Wrapping things up, I went food shopping today for the first time in eons. Dropped off the bairns and stopped at Wegmans instead of going right home. Man, did I have fun. Spent yonks more than I anticipated but I came home with the produce fixings for cottage pie, a good stir fry or two, and sides for a proper roast; in other words, I scored parsnips, turnips, cabbage, potatoes, bok choy, green beans, fresh Chinese noodles, and more, I'm sure, but can't remember. Leeks. I bought leeks. I'm thinking I'll make a chicken stir fry tonight because I'm dying to try the noodles and am in the mood for something spicy. I hit the international foods aisles and scored some coconut milk, sriracha (that gloriously hot chili sauce in the nifty squeeze bottle), and tom yam paste in a jar, which I have been seeking out for ages and danced the happy when I saw it on the shelf. Nigella uses it to make a soup and I've already planned to dig out the recipe for this weekend. I also found jars of lemongrass and galangal, both of which I'm hoping I'll get to buy once the Thai cooking class kicks off. I'm a whore for jars of lavish ingredients so any excuse is a good one.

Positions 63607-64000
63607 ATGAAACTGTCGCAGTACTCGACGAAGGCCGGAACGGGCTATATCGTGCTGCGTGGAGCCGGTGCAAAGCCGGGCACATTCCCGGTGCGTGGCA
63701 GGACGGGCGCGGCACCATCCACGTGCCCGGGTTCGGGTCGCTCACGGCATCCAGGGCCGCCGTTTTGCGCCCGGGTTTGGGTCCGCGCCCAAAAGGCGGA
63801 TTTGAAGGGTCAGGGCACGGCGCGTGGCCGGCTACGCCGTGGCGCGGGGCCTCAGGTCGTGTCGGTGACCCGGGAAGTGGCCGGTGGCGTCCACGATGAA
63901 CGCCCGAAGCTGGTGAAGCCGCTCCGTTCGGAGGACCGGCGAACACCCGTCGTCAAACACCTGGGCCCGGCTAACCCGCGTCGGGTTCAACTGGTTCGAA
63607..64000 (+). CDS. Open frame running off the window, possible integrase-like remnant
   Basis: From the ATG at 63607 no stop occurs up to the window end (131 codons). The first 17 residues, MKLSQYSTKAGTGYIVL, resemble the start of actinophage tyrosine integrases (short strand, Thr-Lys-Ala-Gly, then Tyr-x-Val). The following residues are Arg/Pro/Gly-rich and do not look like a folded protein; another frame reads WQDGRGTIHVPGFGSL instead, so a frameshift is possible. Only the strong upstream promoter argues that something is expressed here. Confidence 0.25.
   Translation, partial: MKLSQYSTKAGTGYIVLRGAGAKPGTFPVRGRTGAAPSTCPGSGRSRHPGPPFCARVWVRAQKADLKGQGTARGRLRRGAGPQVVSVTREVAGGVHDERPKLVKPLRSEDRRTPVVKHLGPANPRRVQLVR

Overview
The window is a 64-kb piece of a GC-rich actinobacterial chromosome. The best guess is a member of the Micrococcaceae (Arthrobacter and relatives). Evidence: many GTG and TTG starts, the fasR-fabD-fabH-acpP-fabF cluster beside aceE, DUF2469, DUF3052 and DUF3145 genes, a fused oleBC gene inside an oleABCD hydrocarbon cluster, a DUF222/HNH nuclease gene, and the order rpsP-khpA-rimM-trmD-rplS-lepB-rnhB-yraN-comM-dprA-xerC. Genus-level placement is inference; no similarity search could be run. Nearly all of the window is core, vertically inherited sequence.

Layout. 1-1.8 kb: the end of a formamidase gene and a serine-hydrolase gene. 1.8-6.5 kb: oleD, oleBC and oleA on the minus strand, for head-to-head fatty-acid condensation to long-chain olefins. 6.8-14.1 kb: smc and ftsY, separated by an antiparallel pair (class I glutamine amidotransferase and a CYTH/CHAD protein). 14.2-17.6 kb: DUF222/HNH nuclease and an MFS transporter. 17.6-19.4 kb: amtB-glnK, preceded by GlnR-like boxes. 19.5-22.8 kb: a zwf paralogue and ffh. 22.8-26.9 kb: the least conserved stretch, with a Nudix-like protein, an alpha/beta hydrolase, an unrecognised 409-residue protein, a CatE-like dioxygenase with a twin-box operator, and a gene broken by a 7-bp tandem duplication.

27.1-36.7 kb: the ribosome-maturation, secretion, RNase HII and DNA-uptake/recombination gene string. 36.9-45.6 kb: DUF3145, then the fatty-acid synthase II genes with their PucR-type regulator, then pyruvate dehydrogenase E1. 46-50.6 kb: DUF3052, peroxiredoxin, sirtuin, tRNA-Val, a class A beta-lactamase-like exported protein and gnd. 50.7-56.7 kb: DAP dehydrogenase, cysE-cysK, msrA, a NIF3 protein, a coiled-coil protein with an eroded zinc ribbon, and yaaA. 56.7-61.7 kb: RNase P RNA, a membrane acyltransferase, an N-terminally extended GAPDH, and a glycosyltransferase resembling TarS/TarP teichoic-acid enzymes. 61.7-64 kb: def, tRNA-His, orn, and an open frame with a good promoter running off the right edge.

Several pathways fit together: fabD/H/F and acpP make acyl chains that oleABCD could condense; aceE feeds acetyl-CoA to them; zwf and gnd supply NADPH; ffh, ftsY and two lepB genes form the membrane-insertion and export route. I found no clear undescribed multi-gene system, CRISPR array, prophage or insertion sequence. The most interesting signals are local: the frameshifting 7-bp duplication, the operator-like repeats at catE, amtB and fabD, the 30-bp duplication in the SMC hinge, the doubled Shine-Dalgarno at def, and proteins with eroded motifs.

To close out with some more of the pretty, here is a shot of my kafir lime leaves and, at least to me, the prettiest piece of ginger I've ever seen.